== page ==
Feds spend $1.1 million on cleanup of pipeline protester encampments

After almost a year of protesting the North Dakota Access Pipeline, back in November the US Army Corp of Engineers ordered environmentalist and Leftist opponents to leave encampments located on federal lands. After the last of the nihilists left, the Corp hired a private company to clean up the waste left by opponents of the pipelines. The Washington Times reports the total price tag is $1.1 million.

In fairness, some members of the Standing Rock Tribe and protesters did assist with the clean up. However, according to the Washington Times, the garbage and waste haul was massive and even involved rescuing stray canines:

The U.S. Army Corps of Engineers wrapped up its $1.1 million cleanup of the North Dakota Access Pipeline protest camps on federal land in North Dakota, hauling away 835 dumpsters of remaining trash and debris. The site, once occupied by thousands of environmental demonstrators, is now vacant.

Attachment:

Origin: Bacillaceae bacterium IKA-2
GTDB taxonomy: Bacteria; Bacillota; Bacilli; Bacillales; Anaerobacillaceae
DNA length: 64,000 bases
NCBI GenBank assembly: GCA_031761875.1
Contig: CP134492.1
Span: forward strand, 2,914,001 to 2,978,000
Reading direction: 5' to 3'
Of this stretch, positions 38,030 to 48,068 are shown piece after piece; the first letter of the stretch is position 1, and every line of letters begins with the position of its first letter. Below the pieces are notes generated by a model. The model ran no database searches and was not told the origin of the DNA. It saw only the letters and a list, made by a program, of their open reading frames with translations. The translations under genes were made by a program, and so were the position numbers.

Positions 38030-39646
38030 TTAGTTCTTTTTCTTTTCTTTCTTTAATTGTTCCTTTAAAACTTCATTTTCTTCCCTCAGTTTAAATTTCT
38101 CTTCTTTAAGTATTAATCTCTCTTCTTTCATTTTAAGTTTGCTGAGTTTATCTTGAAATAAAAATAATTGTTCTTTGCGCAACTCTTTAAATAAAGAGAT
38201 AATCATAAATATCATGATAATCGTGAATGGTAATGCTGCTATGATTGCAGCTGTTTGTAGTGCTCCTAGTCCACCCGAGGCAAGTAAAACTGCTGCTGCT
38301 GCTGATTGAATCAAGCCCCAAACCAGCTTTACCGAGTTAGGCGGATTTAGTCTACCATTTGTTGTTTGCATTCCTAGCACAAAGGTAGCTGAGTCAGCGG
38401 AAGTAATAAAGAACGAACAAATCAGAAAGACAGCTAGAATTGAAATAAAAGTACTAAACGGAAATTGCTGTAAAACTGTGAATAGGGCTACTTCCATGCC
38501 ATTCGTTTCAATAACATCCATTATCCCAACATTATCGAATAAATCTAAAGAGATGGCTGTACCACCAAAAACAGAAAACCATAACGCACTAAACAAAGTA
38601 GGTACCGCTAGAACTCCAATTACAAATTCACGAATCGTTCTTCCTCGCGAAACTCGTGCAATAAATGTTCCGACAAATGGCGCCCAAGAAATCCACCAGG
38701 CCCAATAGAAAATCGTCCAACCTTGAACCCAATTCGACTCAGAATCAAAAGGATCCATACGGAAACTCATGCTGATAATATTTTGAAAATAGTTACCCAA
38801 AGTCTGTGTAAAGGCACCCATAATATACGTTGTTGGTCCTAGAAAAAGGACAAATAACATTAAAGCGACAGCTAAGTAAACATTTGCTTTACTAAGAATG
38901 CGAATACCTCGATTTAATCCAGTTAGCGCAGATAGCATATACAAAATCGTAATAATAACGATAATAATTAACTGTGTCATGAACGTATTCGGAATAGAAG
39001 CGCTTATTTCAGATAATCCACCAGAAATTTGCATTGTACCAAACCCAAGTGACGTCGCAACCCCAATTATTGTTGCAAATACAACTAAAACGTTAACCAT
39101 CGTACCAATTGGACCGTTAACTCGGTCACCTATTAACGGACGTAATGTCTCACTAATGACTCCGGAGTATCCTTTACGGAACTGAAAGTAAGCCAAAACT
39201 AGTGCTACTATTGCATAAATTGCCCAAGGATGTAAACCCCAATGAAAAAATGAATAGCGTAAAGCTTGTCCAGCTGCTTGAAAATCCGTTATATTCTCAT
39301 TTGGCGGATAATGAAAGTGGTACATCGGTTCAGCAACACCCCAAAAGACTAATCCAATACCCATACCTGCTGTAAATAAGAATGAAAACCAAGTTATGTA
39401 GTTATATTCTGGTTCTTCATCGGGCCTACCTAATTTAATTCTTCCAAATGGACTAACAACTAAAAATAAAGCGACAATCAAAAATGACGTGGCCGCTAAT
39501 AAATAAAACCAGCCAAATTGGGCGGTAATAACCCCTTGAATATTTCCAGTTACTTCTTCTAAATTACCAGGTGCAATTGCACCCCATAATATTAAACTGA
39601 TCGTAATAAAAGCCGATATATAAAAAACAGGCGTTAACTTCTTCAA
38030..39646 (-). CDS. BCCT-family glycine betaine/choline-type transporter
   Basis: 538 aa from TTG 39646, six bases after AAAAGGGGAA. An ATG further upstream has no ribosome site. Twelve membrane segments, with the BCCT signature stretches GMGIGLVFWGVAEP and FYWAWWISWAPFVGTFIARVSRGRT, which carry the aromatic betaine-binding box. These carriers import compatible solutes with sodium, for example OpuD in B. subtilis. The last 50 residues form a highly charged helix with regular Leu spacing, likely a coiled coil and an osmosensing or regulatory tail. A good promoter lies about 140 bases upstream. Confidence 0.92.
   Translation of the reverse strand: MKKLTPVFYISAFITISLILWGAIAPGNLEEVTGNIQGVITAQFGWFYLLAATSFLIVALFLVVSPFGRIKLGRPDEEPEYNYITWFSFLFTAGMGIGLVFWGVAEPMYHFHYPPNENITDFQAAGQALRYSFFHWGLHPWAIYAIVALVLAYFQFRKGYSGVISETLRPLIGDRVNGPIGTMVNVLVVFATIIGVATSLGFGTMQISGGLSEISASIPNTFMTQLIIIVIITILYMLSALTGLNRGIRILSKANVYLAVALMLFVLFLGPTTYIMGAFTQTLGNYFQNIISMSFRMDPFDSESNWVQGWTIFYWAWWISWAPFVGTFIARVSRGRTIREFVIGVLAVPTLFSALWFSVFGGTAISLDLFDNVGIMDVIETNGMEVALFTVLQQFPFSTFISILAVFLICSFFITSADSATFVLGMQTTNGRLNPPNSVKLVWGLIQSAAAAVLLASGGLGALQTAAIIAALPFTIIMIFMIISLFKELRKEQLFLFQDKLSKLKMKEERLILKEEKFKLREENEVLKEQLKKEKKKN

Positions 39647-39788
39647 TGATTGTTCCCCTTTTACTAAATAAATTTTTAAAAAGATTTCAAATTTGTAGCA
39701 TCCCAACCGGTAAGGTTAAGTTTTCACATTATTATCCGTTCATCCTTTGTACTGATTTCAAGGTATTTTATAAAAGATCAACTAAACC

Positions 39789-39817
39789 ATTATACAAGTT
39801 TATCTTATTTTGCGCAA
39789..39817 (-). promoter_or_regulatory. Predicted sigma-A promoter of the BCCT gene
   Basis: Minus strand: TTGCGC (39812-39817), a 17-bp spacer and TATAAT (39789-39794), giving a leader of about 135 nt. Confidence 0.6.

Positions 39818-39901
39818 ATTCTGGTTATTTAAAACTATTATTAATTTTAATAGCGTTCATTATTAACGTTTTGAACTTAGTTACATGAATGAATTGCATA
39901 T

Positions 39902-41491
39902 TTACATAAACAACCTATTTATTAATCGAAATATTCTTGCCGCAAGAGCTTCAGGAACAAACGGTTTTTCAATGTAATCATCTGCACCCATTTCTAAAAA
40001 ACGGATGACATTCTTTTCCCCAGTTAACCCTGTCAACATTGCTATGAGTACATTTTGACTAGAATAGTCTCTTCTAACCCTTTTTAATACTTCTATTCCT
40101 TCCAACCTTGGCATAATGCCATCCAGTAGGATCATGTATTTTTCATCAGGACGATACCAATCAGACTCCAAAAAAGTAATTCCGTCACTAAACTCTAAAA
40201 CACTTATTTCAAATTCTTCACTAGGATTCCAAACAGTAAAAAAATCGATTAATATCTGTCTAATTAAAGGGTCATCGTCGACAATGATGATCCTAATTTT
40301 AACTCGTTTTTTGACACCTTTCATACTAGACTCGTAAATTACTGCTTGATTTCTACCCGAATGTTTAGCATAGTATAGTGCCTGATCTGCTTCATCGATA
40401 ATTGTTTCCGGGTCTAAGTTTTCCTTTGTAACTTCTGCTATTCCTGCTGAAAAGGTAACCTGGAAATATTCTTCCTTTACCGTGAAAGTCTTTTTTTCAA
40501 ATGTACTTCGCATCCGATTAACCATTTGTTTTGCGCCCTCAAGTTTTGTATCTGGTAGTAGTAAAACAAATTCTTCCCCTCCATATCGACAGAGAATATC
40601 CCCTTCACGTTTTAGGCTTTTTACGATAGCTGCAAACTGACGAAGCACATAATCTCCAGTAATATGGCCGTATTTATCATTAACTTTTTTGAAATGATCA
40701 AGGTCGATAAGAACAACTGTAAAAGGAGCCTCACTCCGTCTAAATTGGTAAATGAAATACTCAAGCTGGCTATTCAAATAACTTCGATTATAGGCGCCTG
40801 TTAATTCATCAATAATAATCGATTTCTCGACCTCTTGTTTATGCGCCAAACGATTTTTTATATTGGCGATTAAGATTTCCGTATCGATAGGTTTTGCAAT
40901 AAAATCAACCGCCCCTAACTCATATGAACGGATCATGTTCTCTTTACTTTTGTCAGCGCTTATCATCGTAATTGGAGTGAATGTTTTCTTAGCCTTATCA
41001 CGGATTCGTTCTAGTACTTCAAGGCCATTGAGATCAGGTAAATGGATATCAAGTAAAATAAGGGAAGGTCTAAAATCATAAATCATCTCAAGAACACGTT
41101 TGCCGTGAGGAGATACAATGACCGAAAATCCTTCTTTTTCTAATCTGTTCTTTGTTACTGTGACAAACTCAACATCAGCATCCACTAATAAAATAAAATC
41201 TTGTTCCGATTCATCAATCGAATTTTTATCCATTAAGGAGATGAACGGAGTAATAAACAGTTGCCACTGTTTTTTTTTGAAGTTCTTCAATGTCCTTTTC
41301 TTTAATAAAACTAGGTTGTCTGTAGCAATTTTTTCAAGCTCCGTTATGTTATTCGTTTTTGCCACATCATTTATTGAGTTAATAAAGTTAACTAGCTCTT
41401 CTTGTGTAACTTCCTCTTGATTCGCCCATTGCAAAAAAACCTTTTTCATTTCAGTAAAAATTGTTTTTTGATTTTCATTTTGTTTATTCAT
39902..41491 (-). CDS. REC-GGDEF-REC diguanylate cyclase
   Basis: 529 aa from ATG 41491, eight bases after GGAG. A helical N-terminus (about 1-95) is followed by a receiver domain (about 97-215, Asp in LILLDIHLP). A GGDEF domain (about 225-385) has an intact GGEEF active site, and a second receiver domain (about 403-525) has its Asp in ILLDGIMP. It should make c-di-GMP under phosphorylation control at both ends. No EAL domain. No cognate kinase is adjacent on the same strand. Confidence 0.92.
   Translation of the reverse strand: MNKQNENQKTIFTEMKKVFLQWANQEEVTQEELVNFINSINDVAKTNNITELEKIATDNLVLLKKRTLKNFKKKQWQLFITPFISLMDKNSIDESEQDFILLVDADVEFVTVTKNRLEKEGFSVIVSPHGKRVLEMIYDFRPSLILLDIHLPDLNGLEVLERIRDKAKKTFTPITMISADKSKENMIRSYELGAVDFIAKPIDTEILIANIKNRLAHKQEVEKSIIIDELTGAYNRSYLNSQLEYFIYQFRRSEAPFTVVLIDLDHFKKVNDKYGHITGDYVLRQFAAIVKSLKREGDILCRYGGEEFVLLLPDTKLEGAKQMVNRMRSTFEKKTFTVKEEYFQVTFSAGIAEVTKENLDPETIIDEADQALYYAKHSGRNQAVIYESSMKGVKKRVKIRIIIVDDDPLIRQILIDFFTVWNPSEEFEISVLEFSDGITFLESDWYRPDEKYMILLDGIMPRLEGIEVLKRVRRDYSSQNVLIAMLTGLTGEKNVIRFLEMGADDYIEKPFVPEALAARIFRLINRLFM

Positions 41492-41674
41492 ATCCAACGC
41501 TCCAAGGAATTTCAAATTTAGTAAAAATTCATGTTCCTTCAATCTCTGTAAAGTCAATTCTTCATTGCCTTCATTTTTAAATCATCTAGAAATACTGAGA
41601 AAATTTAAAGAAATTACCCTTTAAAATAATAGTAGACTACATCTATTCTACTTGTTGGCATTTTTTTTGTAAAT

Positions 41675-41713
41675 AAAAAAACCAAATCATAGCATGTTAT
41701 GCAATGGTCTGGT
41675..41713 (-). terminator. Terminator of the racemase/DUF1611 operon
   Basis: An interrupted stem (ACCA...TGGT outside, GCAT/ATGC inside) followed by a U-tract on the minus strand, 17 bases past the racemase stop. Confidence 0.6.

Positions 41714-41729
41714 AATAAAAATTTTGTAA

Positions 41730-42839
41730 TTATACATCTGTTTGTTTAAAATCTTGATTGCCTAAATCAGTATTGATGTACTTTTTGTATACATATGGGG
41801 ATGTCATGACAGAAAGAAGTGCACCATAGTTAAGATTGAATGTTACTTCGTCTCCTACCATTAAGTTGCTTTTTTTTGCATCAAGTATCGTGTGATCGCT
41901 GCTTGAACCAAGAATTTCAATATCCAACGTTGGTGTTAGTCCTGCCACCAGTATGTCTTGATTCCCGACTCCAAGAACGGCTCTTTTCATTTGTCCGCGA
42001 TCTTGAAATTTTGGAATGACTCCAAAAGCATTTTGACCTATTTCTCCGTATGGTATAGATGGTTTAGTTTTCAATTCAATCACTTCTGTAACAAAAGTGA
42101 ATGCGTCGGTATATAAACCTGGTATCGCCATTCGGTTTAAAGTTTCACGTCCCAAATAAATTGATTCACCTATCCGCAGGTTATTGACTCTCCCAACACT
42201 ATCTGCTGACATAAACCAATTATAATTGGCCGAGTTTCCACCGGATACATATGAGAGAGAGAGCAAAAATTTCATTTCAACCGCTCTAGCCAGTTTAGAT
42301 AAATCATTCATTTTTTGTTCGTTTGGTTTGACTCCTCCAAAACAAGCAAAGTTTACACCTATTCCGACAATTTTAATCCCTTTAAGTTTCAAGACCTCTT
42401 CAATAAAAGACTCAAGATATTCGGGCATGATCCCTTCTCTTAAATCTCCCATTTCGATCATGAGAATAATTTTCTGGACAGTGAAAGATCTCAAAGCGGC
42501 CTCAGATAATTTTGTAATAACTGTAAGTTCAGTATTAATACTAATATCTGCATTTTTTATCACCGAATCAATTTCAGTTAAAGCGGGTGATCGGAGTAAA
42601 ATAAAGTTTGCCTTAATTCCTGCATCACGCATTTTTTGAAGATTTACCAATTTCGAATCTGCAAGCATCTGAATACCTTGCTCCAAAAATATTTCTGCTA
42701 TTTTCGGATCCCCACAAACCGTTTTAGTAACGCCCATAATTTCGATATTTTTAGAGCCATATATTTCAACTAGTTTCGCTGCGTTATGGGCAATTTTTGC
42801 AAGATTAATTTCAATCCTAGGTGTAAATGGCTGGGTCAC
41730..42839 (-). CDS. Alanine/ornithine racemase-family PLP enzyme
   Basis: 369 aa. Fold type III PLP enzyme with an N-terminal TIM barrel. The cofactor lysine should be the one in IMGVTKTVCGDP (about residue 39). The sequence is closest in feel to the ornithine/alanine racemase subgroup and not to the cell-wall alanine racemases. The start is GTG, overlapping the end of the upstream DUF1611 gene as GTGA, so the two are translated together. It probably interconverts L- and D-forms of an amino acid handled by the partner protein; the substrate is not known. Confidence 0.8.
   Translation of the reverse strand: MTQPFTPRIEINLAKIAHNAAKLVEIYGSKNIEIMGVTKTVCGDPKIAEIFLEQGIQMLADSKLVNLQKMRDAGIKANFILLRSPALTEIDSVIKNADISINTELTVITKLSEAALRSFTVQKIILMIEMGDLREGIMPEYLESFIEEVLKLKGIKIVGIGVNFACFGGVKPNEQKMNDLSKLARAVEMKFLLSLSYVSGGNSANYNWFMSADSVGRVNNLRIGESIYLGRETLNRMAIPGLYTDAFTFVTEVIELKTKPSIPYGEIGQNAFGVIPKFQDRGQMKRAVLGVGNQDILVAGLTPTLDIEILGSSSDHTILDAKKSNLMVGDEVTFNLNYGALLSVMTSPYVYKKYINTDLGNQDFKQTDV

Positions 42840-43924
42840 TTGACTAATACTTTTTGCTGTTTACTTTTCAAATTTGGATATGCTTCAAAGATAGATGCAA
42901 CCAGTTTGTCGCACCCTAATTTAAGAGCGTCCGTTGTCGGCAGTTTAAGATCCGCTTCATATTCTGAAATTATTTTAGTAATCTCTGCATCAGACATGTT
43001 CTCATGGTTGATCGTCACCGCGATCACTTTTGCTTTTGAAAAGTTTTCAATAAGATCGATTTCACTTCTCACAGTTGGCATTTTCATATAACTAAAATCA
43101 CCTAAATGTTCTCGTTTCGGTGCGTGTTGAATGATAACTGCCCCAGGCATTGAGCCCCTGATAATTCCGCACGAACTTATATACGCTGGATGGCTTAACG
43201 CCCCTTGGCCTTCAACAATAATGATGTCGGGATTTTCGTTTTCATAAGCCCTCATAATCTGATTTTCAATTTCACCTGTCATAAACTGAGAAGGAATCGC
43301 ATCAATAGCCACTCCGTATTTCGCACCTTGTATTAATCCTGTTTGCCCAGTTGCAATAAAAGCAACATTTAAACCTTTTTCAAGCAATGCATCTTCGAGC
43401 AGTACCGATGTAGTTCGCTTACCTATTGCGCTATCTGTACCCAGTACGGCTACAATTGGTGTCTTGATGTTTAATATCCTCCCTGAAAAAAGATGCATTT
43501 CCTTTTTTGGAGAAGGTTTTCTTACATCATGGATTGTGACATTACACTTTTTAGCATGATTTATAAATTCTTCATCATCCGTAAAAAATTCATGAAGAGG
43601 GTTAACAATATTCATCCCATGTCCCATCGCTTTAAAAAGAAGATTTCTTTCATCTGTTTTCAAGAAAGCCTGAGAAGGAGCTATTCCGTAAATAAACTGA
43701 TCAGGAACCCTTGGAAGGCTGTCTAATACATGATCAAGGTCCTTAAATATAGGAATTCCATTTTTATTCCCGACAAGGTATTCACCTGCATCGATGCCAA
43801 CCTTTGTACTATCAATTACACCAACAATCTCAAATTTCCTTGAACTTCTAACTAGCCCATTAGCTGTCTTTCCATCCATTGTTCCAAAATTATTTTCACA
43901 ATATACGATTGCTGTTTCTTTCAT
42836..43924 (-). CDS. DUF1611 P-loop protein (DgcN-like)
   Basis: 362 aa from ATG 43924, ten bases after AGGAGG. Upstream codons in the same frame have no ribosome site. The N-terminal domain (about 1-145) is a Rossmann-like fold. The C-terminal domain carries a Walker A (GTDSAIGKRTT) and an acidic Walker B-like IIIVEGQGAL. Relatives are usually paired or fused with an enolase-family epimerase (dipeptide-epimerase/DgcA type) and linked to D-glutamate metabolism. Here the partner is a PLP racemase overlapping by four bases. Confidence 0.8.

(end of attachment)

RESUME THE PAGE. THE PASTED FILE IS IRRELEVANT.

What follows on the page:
The federal cleanup at the last of the three camps, Sacred Stone, was declared finished Thursday.

A Florida sanitation company completed work that began Feb. 23 to hasten the massive restoration project started in late January by the Standing Rock Sioux.
Meanwhile, a local animal shelter rescued four more dogs found at the North Dakota encampment, bringing the total number of dogs found after the last of the protesters evacuated to 12.

However, despite the pipeline’s near completion, it is still not over. Not only did some of the opponents refuse to leave even when ordered, CBS News reports that some activists are attempting to block the clean up. If they are legally able to, the US Army Corp of Engineers should sue the groups involved in the opposition to the pipeline who camped in the areas affected by their waste for the cost of picking up their filth and garbage.

The remaining garbage and human waste left by the opposition makes it abundantly clear that the issue surrounding the pipeline had nothing to do with saving groundwater or even preserving or protecting Indian burial grounds, but opposition to a means of contributing to civilization.